What must make it worse for the real reporters at ESPN like Buster Olney and Jayson Stark is that for the good of ESPN webhits and advertising rates, they have to promote Law’s writing due to organizational needs and orders from above. According to speculation, Law and Olney aren’t exactly buddies. It must burn Olney to have to lead his followers to Law’s mock drafts that Olney is experienced enough as a baseball writer to know are ridiculous.

Because it was McCarthy, a player who understands and utilizes the same stats that Law propounds in practice as a Major League baseball player and not a “me throw ball, me swing bat” player who isn’t aware of the war going on in Syria let alone WAR as a stat, Law couldn’t use the argument of an eyeroll and hand wave with backup from his minions. That, more than the relatively meaningless debate, is probably what stings most of all.

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The Jurickson Profar for Oscar Taveras Trade Talk

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The concept of the Rangers trading top infield prospect Jurickson Profar to the Cardinals for top outfield prospect Oscar Taveras has been heavily discussed recently. The problems are that neither the Rangers nor the Cardinals have talked about it with one another; the GMs, John Mozeliak for the Cardinals and Jon Daniels for the Rangers, have listened politely to the suggestion, given clichéd answers with both basically said they’re not doing it; and it’s a trade that kindasorta makes sense in a “need” and “hole” way, but isn’t going to happen.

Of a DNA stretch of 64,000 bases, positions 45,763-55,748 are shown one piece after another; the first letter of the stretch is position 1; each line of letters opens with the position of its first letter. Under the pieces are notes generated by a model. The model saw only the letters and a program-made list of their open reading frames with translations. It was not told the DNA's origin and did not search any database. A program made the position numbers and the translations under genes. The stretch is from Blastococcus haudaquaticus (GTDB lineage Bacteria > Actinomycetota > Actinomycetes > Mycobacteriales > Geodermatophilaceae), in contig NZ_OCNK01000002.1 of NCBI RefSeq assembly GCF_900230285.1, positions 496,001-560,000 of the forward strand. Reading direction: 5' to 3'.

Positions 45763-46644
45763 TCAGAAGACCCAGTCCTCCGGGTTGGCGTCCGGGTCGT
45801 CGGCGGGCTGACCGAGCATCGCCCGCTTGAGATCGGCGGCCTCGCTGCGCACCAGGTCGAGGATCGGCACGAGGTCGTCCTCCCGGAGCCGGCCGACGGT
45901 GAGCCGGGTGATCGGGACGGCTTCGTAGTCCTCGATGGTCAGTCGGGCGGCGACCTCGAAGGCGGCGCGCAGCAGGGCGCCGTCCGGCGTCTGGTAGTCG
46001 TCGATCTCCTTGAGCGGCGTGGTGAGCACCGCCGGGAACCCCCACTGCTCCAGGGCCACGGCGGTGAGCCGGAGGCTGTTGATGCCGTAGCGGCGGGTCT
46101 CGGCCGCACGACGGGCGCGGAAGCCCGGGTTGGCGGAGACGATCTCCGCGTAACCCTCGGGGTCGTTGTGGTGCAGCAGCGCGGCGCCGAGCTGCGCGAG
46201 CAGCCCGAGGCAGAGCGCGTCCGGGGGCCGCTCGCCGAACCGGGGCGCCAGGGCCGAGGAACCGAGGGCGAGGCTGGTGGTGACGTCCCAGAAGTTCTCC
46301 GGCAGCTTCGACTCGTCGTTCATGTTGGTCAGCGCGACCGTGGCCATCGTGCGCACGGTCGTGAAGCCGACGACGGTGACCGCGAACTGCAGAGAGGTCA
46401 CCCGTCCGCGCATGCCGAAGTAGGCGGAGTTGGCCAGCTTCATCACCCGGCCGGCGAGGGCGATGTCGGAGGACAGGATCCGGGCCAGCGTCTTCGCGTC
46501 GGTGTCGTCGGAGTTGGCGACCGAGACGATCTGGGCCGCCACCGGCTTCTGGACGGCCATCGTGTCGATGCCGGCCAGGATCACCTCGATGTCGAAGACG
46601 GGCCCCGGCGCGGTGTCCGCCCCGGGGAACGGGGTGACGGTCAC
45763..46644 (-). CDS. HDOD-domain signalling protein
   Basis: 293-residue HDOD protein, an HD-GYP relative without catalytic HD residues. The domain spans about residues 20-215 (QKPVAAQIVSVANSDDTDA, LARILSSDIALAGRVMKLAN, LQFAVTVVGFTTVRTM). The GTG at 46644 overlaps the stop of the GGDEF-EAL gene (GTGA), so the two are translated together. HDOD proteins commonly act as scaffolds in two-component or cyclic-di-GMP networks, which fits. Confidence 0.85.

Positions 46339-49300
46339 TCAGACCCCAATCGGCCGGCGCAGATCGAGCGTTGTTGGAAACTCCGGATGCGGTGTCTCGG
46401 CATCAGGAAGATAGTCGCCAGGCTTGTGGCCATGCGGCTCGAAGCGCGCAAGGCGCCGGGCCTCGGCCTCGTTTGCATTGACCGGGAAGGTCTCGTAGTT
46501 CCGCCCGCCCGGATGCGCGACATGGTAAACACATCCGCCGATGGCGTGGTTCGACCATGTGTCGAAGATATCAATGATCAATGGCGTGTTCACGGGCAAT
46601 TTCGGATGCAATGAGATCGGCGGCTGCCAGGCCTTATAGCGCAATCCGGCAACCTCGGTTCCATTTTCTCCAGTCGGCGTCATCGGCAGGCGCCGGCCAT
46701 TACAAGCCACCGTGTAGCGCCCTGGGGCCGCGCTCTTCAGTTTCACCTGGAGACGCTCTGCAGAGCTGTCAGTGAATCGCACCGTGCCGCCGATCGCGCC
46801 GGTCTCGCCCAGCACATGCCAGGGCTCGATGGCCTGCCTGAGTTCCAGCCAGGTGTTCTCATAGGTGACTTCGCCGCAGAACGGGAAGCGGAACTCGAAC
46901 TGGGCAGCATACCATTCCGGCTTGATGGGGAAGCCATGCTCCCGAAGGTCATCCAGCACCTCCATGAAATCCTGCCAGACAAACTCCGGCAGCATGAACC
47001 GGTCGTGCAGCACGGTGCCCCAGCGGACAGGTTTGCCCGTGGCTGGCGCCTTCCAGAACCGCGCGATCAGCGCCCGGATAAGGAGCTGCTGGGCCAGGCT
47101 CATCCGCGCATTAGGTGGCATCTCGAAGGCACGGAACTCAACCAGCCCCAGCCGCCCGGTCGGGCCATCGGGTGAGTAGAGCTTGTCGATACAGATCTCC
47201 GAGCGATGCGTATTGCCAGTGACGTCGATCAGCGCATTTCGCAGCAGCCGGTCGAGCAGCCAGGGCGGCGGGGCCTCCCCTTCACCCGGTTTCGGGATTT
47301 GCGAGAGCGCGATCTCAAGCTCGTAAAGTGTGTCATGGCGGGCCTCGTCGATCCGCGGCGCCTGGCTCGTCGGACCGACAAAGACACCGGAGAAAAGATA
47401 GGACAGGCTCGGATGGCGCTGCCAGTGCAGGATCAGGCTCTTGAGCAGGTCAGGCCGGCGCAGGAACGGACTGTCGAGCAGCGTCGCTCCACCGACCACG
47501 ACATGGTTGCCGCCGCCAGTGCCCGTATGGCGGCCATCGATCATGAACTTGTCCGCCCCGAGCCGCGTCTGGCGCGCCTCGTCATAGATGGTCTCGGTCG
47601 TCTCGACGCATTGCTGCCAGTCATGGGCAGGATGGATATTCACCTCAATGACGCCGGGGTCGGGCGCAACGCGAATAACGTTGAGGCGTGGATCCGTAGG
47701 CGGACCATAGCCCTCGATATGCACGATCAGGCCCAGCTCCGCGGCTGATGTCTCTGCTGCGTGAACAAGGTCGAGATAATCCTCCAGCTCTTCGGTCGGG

So does it count as a trade rumor if it’s a rumor in name only and has no basis in fact? This proposed trade has been prominently pushed by ESPN analyst, SiriusXM radio host and former big league GM Jim Bowden and has taken a wag the dog tone with Bowden constantly ramming it down people’s—including the GMs of the teams—throats as if he’s trying to make it happen by sheer force of creationist will.

Derrick Goold wrote about this “rumor” yesterday and again hammered home the point that neither side is even considering it as anything other than a reply to a “wouldja” question and neither has made the effort to engage the opposite party to discuss such a swap.